Bioinformatics and Computational Biology

Research activities:

With thousands of genomes made available by next-generation sequencing technologies, one of the core challenges for bioinformaticians is how to analyze and compare them on a large scale.  Within this context it is essential to develop efficient algorithms and tools that are capable of dealing with whole genomes representations as long sequences or huge sets of reads using appropriate data structures and combinatorial pattern matching techniques. Current research includes:

  • Design and development of alignment free techniques, in particular models where the biological variability is taken into account using approximate components
  • Design and development of algorithms based on efficient data structures to speed-up sequence analysis, and to deal with larger datasets
  • Design and development of tools for data analysis with applications to phylogenetics, metagenomics, and motif discovery
  • Design of models to better characterize the content of biological sequences (approximate-pattern based models, entropic profiles, weighted patterns) and fast algorithms to compute related statistics
  • Theoretical studies of mathematical models, data structures and combinatorial properties of strings: the outcome of this more abstract research line allows to develop conceptual tools for sequence analysis that have potential application also on other several contexts (e.g. text analysis, time series analysis, social data analysis, etc.)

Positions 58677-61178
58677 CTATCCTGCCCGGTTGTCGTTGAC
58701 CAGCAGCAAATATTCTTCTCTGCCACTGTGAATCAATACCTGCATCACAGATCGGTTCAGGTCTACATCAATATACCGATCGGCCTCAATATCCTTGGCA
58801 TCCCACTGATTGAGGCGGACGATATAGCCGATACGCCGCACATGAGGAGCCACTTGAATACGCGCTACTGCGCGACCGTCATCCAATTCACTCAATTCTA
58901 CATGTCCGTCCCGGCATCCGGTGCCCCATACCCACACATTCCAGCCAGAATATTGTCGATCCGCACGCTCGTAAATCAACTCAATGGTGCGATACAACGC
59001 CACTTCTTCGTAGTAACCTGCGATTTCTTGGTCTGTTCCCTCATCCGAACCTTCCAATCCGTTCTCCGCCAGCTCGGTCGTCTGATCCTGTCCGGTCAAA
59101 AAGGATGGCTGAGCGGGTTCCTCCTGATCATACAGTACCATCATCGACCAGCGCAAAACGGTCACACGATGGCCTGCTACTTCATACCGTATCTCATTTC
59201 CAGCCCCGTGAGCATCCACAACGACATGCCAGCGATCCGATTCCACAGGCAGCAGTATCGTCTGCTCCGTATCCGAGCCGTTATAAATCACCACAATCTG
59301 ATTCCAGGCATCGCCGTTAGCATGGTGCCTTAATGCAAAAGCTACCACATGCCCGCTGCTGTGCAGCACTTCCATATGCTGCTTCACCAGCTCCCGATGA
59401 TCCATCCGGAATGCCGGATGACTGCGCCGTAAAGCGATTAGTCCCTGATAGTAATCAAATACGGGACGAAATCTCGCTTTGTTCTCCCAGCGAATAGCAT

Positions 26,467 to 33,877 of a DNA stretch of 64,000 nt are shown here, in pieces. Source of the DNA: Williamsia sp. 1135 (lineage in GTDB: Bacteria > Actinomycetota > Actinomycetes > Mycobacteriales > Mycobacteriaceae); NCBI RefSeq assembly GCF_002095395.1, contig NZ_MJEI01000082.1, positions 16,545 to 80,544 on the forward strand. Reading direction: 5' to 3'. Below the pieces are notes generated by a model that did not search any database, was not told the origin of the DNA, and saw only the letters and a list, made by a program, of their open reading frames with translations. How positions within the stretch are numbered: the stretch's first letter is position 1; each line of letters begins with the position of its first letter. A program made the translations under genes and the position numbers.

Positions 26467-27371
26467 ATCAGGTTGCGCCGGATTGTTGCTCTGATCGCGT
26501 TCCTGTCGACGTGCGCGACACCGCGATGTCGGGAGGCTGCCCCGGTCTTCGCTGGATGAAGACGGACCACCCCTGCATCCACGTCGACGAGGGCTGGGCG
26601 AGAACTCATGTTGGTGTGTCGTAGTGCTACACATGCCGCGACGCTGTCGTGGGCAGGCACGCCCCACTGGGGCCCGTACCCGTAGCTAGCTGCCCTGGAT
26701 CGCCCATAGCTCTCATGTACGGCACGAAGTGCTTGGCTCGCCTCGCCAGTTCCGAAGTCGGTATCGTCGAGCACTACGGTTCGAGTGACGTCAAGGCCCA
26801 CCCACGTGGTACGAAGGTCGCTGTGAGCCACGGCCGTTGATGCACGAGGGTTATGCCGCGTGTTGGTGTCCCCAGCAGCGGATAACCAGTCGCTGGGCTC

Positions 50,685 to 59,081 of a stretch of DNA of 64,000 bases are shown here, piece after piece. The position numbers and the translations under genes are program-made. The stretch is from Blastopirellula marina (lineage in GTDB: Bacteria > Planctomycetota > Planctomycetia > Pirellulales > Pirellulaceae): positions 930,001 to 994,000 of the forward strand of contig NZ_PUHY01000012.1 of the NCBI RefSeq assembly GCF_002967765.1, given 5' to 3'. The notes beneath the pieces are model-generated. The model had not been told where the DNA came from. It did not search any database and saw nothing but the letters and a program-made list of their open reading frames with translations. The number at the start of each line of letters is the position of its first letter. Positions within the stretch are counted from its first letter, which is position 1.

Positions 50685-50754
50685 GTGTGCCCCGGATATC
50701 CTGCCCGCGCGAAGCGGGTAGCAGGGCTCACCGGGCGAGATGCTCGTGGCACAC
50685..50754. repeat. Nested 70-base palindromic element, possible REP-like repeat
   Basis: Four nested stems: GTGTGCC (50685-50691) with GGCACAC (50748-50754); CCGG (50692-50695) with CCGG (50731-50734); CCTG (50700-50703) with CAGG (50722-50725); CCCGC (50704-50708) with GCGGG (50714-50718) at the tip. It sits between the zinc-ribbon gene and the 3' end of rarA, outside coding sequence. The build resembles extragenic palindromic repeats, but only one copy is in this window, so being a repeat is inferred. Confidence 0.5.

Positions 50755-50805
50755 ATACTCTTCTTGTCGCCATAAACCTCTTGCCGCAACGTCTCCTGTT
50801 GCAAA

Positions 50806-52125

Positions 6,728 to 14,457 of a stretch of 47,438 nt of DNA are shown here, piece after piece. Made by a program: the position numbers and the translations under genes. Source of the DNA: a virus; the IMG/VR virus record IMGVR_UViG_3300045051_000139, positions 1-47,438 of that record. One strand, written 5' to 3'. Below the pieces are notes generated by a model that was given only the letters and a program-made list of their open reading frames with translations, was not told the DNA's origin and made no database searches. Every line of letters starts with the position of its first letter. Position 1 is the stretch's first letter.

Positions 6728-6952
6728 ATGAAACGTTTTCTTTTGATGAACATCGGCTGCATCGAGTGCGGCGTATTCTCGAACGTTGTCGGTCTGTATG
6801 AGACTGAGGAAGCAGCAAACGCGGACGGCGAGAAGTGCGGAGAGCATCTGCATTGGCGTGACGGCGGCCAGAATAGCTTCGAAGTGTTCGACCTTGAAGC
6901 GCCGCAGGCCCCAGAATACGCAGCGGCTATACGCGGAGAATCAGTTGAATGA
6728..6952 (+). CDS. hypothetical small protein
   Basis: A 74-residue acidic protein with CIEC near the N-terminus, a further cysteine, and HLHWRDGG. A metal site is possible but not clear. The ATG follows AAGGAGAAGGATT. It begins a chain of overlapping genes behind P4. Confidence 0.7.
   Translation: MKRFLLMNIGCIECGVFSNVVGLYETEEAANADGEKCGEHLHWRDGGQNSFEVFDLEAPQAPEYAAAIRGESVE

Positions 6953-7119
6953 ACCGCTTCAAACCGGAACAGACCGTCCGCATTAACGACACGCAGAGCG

People: Cinzia Pizzi (contact person), Matteo Comin, Fabio Vandin

Modern sequencing technologies generate data more efficiently, economically, and with greater depth than previously possible. This has fostered a number of sequencing-based applications like genome re-sequencing, RNA-Seq, ChIP-Seq etc. However the data volume generated is growing at a pace that is now challenging the storage and data processing capacities of modern computer systems. In particular, core research activities in the field are:

  • Comparison of unassembled genomes with alignment-free techniques
  • Boosting assembly with reads clustering
  • Compression of sequencing data, quality score sparsification
  • Microbial communities analysis: metagenomic reads binning, abundance rate estimation

People: Matteo Comin (contact person), Cinzia Pizzi

Next-generation sequencing technologies allow the collection of massive amounts of genomic measurements, including somatic mutations, in large cohorts of cancer patients. The analysis of these massive amounts of data poses many computational challenges and requires the design of efficient and rigorous algorithmic techniques. We design efficient and mathematically well-founded computational and statistical methods to solve problems that arise in the analysis of large datasets from cancer studies, with a major focus on the identification of mutations and genomic features associated with the disease. Specific areas of investigation include:

  • Finding significantly mutated pathways: efficient methods to find groups of interacting genes that are significantly mutated in cancer using various computational techniques (e.g., analysis of large interaction networks, discovery of combinatorial patterns of mutations including exclusivity, etc.)
  • Discovery of mutations associated with clinical parameters: rigorous and efficient methods for the identification of groups of genes with mutations associated with survival time, drug response, etc.
  • Inference of cancer evolution from sequencing data: combinatorial and statistical methods for the reconstruction of cancer evolution from sequencing data (e.g., cross-sectional datasets or multiple samples from one patient)

People: Fabio Vandin (contact person)

  • Multivariate selection of genetic markers in complex diseases
  • Prediction of disease evolution based on genetic and phenotypic markers
  • Compression and fast retrieval of genome-wide genetic variation data

People: Silvana Badaloni (contact person)